”What is my main goal?” Make sure your goal is to help the team member improve and not to simply show dominance as a team leader. Also make sure you’re not giving feedback for the sake of giving feedback – many managers share empty feedback because they feel like they should, not to drive towards an explicit goal for their direct report. This reflection will also make it easier to explain why you’re giving them feedback in the first place.

2. Choose the right time and tool

Pick an appropriate time and setting for feedback. Face-to-face or video call is usually best for serious feedback; while an async tool like Candor can help you give light and continuous feedback supporting your team’s growth over time.

  • Don’t: Send an unexpected critical email.
  • Do: Schedule a video call to discuss performance and announce the topic of the conversation.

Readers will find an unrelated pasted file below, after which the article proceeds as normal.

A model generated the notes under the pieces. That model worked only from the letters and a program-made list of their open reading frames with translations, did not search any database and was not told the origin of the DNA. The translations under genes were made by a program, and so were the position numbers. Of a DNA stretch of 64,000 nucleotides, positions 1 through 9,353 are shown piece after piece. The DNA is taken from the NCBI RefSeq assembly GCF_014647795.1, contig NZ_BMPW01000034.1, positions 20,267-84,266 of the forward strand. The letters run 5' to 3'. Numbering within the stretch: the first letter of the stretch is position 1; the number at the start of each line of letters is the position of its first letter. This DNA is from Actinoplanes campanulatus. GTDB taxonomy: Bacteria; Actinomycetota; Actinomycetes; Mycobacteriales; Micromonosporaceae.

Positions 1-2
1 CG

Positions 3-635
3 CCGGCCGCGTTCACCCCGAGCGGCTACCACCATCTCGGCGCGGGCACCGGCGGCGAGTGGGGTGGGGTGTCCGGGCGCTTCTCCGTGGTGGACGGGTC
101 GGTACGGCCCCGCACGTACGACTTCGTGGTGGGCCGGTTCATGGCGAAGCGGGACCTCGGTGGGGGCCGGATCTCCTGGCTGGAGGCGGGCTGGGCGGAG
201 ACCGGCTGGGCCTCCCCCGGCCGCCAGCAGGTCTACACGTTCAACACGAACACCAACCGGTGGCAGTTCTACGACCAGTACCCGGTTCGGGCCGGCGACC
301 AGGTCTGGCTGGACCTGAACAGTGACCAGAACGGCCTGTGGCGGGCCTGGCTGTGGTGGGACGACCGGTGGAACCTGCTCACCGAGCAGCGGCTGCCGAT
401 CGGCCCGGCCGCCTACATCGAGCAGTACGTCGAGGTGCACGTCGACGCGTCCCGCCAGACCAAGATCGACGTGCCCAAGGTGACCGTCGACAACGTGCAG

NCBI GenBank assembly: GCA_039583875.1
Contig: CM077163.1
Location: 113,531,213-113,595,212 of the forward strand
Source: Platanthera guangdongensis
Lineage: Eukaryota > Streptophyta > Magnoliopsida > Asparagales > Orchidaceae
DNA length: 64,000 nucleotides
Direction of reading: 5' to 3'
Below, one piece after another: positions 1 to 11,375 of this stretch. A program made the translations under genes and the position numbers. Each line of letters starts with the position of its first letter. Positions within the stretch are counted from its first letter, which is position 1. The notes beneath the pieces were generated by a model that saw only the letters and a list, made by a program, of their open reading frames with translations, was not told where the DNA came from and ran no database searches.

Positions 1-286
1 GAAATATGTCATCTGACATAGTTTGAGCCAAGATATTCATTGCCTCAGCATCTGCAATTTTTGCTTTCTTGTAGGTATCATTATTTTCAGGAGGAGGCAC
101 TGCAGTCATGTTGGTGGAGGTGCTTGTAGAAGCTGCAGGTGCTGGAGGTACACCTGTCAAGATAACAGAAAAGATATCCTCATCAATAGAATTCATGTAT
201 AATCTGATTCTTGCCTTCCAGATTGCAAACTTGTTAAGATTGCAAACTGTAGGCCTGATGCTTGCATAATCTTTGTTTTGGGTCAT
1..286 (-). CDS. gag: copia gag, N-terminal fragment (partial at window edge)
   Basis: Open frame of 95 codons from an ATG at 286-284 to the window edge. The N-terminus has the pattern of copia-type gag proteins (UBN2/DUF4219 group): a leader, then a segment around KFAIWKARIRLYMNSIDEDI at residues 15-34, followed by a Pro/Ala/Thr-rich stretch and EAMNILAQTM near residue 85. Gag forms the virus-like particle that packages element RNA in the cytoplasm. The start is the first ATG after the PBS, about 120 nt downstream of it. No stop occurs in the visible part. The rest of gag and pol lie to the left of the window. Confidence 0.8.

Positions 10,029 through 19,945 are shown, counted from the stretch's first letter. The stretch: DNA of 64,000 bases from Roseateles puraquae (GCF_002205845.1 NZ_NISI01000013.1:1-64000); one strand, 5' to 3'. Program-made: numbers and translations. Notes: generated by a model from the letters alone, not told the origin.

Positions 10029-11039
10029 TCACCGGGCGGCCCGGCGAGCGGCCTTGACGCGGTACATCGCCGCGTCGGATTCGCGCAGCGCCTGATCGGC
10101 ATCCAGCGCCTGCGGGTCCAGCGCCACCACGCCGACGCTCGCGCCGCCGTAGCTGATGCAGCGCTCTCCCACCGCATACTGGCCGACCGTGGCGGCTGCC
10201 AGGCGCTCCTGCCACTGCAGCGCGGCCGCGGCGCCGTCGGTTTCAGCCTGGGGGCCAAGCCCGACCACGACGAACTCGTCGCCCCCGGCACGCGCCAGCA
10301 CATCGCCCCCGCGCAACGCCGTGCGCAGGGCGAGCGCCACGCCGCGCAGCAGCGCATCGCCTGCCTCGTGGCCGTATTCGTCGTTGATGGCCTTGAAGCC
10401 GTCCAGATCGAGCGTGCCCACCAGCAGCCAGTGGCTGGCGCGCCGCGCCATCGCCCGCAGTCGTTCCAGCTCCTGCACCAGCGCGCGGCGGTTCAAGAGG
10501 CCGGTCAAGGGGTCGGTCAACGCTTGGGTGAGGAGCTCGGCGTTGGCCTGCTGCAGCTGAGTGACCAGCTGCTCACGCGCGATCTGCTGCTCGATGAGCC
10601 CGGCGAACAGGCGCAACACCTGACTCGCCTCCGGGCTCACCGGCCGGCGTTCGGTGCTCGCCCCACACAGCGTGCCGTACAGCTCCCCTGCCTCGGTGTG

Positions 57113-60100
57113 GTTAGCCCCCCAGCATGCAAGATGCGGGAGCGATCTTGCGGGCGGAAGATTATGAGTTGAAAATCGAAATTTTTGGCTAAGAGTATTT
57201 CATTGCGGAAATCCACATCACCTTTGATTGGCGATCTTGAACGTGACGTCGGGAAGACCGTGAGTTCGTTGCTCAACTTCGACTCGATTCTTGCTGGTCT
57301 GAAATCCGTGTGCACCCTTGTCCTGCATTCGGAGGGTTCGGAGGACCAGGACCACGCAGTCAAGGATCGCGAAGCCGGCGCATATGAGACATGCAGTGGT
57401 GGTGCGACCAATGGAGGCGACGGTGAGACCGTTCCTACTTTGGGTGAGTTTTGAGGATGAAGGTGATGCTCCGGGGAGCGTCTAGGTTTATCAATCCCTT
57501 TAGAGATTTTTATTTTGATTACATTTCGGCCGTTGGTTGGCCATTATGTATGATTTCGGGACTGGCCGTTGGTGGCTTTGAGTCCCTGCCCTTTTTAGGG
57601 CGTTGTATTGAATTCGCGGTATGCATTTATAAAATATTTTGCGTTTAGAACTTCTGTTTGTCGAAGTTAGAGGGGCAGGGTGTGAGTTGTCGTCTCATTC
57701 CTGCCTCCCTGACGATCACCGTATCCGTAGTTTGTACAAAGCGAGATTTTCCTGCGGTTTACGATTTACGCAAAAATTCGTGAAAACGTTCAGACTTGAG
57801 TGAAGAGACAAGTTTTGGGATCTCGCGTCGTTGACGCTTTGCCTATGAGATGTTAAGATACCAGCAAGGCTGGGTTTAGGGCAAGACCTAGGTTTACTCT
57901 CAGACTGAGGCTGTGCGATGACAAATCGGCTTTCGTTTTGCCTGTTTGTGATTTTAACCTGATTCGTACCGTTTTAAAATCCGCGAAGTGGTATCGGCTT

💡 Bonus tip: if you want to have your feedback in writing, you can always send a follow-up Slack or email recapping what you discussed after a call.

3. Provide specific, factual feedback

Focus on tasks and behaviours, not personality. Use clear examples of behaviors you like to see (ex: in line with your values) and what they could have done better to illustrate your points. Always come equipped with specific examples of what went wrong and how the team member could have made changes to lead to a better outcome.

  • Don’t: “Your work on the report needs improvement.”
  • Do: “For next month’s report, you might consider reviewing the structure and make it shorter for better readability."

4. Balance critical feedback with praise

Mix constructive criticism with positive reinforcement. Be careful not to sound like you’re forcing a feedback sandwich that doesn’t feel genuine.

  • Don’t: Only highlight mistakes.